After the systematic propagation of the Christian faith in the 1950s, many villagers stopped practicing Chinese religious rites. Among the seventy households containing Kvalan in Shinsha village, sixteen currently practice Chinese ancestor worship, and eight have ancestral tablets within the residential unit. Only three of them, however, keep plural tablets. Each of the other five households keeps only one tablet for an individual ancestor.
For ancestors without votive tablets, villagers sometimes substitute incense pots or incense ashes, but these are only provided for recent ancestors up to a few generations back. Among eight households without any tablets, two use an incense pot as a substitute for tablets, but six have no substitutes. As a result they prepare offerings outside the door and call the names of the ancestors to whom offerings are to be made on the occasion of the annual rituals. People of these latter households do not mind the lack of ancestral tablets, neither do they plan to install them.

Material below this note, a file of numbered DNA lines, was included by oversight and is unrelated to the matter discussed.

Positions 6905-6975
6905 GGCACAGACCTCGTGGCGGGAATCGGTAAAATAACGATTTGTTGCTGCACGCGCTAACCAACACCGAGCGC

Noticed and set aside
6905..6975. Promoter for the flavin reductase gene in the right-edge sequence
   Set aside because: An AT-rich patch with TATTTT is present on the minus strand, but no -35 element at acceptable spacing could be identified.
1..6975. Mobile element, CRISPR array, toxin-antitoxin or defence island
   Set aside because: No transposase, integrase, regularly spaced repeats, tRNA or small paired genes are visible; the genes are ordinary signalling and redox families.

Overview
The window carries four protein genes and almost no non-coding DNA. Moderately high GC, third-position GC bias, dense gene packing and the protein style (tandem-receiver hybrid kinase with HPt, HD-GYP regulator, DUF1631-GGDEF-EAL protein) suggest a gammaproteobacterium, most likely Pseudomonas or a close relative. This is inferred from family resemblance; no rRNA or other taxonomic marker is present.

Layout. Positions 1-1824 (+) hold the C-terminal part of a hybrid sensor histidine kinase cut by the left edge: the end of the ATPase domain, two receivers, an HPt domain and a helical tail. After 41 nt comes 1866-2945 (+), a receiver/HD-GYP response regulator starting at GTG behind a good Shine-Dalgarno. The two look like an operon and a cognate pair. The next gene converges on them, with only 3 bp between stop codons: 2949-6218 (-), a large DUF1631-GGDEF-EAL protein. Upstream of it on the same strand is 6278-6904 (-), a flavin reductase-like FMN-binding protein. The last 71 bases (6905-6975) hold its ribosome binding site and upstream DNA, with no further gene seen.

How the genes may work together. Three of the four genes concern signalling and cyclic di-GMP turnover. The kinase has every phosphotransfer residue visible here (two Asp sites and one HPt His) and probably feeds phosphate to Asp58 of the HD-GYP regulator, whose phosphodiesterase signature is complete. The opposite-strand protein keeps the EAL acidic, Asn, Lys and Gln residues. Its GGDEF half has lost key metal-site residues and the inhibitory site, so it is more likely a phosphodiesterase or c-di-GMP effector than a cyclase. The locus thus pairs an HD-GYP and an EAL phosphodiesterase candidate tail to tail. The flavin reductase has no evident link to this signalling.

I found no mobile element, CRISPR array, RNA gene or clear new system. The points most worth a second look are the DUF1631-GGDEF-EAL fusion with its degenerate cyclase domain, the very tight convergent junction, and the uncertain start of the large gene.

Contrary to expectations, the use of tablets is uncommon among the Kvalan villagers despite two centuries of sinicisation. According to the villagers ancestral tablets have never been actively introduced into this village.
The only exception was observed at the end of the period of the Japanese occupation, when a religious assimilation policy was enforced by the colonial government and all the village households had to set up kami-dana, a Japanese domestic shrine, and Japanese-style ancestral tablets. Those who worshipped the tapestry of Chinese gods were forced to renounce them. Those who had set up tablets were allowed to worship them.
Influences from Japanese religion, however, left no traces in Shinsha. As soon as the war ended villagers, dumped kami-dana and tablets so that the custom of worshipping tablets did not take root among them, except for those who had maintained the Chinese custom of worshipping tablets before the colonial policy of assmilation.